Students share culture during Hispanic Heritage Month

Illustration by Olivia Madrzyk | The Signal

Spanning from September 15 to October 15, National Hispanic Heritage Month is celebrated by millions of people each year. The United States created this holiday to acknowledge and appreciate the numerous Hispanic and Latinx cultures, as well as their contributions throughout history.

In June of 1968, the holiday was introduced by California Congressman George E. Brown. He was the face and voice of the various Hispanic and Latinx communities in the Los Angeles and San Gabriel Valley areas. 

In September of that year, President Lydon B. Johnson declared September 15th and 16th as Hispanic Heritage Week for the United States. 

The government selected the date of September 15th because Honduras, Costa Rica, El Salvador, Guatemala and Nicaragua all declared their independence from Spain on that day in 1821. On September 16th of 1810, Mexico declared its independence from Spain as well.

Finally, on September 14, 1989, former President George H.W. Bush declared that the weeks between September 15th and October 15th would be recognized as Hispanic Heritage Month.

Bush is quoted in Proclamation 6021 stating that “Hispanic Americans have enriched our nation beyond measure with the quiet strength of closely-knit families and proud communities.”

With this celebration being right around the corner, many Hispanic and Latino students at Georgia State are excited to enjoy the celebration with their family and friends.

Senior psychology major, Ana Rodriguez, was born and raised in Colombia for various times of her life. Hispanic Heritage Month is an exciting time for her, as she continues to embrace her culture and learn more about others.

“Even though I am no longer in my home country, this holiday is a time to listen to and honor other Latin stories and experiences,” Rodriguez said. “ I wish I knew more about other countries’ language, dialects, and ways they communicate interpersonally.”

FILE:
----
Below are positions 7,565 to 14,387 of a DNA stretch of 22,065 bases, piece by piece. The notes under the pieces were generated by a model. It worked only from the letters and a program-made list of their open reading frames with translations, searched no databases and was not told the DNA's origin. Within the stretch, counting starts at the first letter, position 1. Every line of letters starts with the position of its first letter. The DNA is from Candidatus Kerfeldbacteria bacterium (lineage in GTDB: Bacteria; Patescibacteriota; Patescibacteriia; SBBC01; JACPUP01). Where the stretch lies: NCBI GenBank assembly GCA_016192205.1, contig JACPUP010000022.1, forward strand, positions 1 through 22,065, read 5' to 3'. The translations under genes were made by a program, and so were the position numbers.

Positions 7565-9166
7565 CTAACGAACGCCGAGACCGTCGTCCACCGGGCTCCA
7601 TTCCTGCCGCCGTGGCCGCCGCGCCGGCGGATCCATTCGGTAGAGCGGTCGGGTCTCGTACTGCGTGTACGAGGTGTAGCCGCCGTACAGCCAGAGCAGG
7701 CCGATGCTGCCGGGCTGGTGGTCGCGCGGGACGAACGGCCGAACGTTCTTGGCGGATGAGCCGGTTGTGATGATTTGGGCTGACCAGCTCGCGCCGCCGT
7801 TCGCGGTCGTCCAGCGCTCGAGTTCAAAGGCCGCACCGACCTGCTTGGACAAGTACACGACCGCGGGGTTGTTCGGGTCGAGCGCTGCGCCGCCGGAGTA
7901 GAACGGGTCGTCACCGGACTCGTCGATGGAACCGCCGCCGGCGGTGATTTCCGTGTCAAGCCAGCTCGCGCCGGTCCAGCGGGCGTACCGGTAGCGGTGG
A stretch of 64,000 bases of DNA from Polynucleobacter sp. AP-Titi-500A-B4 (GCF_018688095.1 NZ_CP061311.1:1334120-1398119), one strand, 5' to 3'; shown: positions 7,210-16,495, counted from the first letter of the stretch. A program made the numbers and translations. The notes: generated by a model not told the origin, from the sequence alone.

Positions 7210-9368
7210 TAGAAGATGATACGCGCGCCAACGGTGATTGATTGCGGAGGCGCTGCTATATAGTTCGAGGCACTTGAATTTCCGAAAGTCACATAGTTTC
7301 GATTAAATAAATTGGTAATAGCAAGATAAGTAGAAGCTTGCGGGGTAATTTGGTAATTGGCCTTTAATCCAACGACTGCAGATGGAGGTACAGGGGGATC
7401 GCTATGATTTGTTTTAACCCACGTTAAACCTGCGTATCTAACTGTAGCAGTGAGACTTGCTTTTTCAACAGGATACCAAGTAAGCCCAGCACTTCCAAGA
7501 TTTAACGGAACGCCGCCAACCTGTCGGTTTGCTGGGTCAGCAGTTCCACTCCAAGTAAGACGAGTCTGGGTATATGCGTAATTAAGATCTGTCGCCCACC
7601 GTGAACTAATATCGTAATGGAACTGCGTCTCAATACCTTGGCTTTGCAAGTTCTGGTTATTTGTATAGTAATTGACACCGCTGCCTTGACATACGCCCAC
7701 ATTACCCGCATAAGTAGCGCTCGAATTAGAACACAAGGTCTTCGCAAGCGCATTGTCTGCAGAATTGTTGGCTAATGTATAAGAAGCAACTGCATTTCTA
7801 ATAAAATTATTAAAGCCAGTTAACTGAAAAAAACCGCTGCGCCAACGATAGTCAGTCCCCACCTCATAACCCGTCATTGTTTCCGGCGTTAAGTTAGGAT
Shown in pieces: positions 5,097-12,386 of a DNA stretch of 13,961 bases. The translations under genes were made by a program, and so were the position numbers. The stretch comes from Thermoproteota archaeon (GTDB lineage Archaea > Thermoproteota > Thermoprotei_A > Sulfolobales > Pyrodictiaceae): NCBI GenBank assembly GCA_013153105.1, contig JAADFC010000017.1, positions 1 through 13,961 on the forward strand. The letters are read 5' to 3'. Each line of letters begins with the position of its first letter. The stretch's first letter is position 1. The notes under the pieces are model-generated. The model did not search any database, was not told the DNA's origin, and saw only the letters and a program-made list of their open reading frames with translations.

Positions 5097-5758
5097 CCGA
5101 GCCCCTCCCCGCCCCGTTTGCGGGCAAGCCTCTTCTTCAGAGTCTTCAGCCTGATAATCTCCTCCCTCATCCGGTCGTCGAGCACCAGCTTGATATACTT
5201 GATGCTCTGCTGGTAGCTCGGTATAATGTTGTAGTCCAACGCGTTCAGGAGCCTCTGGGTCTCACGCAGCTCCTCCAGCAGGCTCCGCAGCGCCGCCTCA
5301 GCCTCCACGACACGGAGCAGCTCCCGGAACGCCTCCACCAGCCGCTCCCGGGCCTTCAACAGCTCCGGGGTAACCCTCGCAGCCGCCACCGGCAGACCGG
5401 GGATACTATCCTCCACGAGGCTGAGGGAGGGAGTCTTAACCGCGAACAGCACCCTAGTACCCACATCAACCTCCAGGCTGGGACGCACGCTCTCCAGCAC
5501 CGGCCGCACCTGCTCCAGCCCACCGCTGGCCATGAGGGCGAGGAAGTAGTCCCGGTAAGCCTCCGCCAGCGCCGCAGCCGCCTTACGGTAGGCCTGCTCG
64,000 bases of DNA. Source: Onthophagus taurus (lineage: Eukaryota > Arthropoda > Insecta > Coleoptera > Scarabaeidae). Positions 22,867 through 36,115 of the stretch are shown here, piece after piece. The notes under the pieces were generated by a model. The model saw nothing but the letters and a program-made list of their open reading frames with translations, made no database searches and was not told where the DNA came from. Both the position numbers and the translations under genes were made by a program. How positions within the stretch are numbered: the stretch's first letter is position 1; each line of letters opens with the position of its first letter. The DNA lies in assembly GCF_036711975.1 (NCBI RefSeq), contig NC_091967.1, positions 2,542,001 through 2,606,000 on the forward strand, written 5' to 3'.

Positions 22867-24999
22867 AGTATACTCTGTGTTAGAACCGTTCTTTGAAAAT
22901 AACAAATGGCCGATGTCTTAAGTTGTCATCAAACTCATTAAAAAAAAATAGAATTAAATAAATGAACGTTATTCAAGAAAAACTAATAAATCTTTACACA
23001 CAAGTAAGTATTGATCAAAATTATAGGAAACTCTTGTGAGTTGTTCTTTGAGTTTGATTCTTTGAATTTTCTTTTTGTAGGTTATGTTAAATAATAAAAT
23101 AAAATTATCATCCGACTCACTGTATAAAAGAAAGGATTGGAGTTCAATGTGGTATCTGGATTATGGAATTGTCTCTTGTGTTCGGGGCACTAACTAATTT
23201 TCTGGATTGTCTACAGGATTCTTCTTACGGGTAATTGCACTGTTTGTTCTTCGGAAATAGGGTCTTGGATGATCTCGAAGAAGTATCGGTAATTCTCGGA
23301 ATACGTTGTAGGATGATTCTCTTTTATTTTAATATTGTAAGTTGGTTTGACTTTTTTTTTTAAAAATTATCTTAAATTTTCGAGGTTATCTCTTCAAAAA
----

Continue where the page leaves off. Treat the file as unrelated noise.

Rodriguez encourages her family and friends to explore other Hispanic and Latinx cultures whenever they can.

“My family doesn’t, but I try to eat as many new Hispanic foods in Atlanta [when] I can,” she said. “I also enjoy listening to people’s stories and journeys during this month and every other month.”  

Many view this holiday as a way to tap back into their roots and stay connected to their families back home. For some, celebrating means continuing their family’s traditions. For others, it means creating their own new cultural traditions. 

Nursing major Jazlyn Cardoza grew up in a bi-cultural house. With her mother being Mexican and her father Honduran, she was raised with the best of both worlds. Her family recognizes the importance of this holiday and the rich history behind it. 

“I celebrate with family-friends since the majority of my extended family lives outside of Georgia,” said Cardoza. “We typically host a gathering, and everyone brings a dish from their home country.”

Much like other cultural holidays such as Black History Month, Pride Month and Asian American Pacific Islander Heritage Month, Hispanic Heritage Month is a time to honor those who have made national contributions and educate those unfamiliar with the holiday.

“This holiday highlights not just the traditions we celebrate in our culture, but the important contributions from notable historical figures that represent us as a community,” said Cardoza.